We also like to recommend that our customers incorporate the presence of hand sanitisers and any traffic flow as part of their interactive workspace booking floor plans.  This will help reinforce the safety measures you have put in place and put minds at ease.

Prepare visitors prior to arrival

Visitors will also need to understand and abide by your health and safety rules while on your premises.  Again, you could use something like Microsoft Forms to achieve this, and:

  • Convey visitor procedures
  • Securely capture any pertinent personal details (subject to your pre-existing governance protocol)
  • Record consent to limit liability

Pro tip: Industries with more complex visitor protocol may prefer using LMS365 for its comprehensive training capabilities.

Conclusion

With the right tools and planning, we can protect our most valuable assets (our people), and minimise the anxiety of returning employees.

Returning to the workplace is going to be a challenging adjustment for many.  With the right tools and planning, however, we can ease that adjustment significantly, protect our most valuable assets (our people), and minimise the anxiety of returning employees.

Perhaps even more importantly, we can begin the transformation to a new and better ‘normal’ that embraces the flexibility of the workplace of the future.

Covid-safe workspace booking

Read more about using resource booking and learning management tools to support a secure return to the office.

To be honest, in light of the current home-working situation we thought that managing the booking of meeting rooms and hot desks would be the last thing on the agenda.

It turns out that some customers are now using our resource management solution to optimise their usage of video conferencing services.

If you weren’t already using Microsoft Teams before COVID-19 took hold, and are now relying on services like WebEx, GoToMeeting and Zoom, you may well have purchased a ‘limited host’ licence subscription. That is, where you pay so much per ‘meeting host’ per month.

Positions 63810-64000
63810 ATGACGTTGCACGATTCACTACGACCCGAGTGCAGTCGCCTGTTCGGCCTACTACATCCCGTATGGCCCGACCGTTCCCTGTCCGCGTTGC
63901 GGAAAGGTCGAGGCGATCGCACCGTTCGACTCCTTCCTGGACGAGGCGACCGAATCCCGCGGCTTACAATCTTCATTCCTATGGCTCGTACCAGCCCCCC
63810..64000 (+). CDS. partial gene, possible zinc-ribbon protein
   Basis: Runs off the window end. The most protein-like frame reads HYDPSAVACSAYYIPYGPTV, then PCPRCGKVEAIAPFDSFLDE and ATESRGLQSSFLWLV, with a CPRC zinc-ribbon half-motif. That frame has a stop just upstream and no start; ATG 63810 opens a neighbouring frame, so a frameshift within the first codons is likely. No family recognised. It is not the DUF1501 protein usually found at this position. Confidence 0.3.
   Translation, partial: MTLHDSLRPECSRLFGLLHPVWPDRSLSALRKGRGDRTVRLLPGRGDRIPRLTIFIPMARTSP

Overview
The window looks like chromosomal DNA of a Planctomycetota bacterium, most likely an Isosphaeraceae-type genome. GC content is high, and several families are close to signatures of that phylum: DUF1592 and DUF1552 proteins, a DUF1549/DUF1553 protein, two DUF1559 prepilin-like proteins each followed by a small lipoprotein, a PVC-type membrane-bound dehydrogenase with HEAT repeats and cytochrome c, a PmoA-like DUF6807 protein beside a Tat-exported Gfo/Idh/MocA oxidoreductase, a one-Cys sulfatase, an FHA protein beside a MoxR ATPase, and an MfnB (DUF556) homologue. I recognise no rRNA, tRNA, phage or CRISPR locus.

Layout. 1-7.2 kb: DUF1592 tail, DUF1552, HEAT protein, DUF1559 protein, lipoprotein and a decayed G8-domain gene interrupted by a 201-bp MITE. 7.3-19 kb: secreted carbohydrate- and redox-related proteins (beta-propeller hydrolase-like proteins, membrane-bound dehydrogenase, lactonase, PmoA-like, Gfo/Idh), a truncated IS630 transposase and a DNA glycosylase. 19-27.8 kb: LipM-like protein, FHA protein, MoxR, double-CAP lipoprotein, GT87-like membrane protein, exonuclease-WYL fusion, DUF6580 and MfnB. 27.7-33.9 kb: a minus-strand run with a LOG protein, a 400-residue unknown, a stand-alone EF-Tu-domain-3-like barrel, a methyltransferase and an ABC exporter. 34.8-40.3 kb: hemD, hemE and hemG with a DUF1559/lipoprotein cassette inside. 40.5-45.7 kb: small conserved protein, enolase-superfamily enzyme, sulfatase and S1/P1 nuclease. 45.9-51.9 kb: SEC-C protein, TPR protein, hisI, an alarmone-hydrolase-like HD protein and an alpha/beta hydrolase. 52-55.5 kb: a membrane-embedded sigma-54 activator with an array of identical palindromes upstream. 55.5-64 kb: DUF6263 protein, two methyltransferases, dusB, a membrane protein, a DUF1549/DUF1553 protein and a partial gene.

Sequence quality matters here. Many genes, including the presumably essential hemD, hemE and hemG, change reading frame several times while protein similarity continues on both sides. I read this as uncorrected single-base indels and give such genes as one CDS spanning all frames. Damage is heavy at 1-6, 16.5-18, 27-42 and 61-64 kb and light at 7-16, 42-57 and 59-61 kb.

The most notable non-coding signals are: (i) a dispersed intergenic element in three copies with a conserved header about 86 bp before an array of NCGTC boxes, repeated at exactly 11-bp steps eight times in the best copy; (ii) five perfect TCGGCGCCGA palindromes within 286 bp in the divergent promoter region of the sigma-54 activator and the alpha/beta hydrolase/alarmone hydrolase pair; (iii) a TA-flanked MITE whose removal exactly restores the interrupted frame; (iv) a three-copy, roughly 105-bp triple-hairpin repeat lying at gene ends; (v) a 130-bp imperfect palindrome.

With everyone now scrambling to use this resource to communicate with co-workers and clients, it’s easy to run out of host licences quickly, but buying a host licence for everyone in your organisation might not be viable.

Our customer Tindall Riley, the management company behind 5 insurance businesses, is now using Resource Central to optimise its ‘pool’ of available Zoom host licences by making them a bookable resource. This means their workforce can pre-book a Zoom host licence as and when they need it.

 

Optimising Use of Limited Video Conferencing Licences

If you’d like to find out more on how to use this service in Resource Central, get in touch.

Implementing a resource-booking solution for parking is a great way to maximise the use of an increasingly scarce (and costly) resource, but it takes exceptionally careful planning to navigate all the potential complications.

First off, you have the practical issues. For example: do you want your parking bays to be numbered and have those numbers correlate with your booking system to minimise human error, or would you prefer the simpler approach of just providing a fixed number of bays to be booked?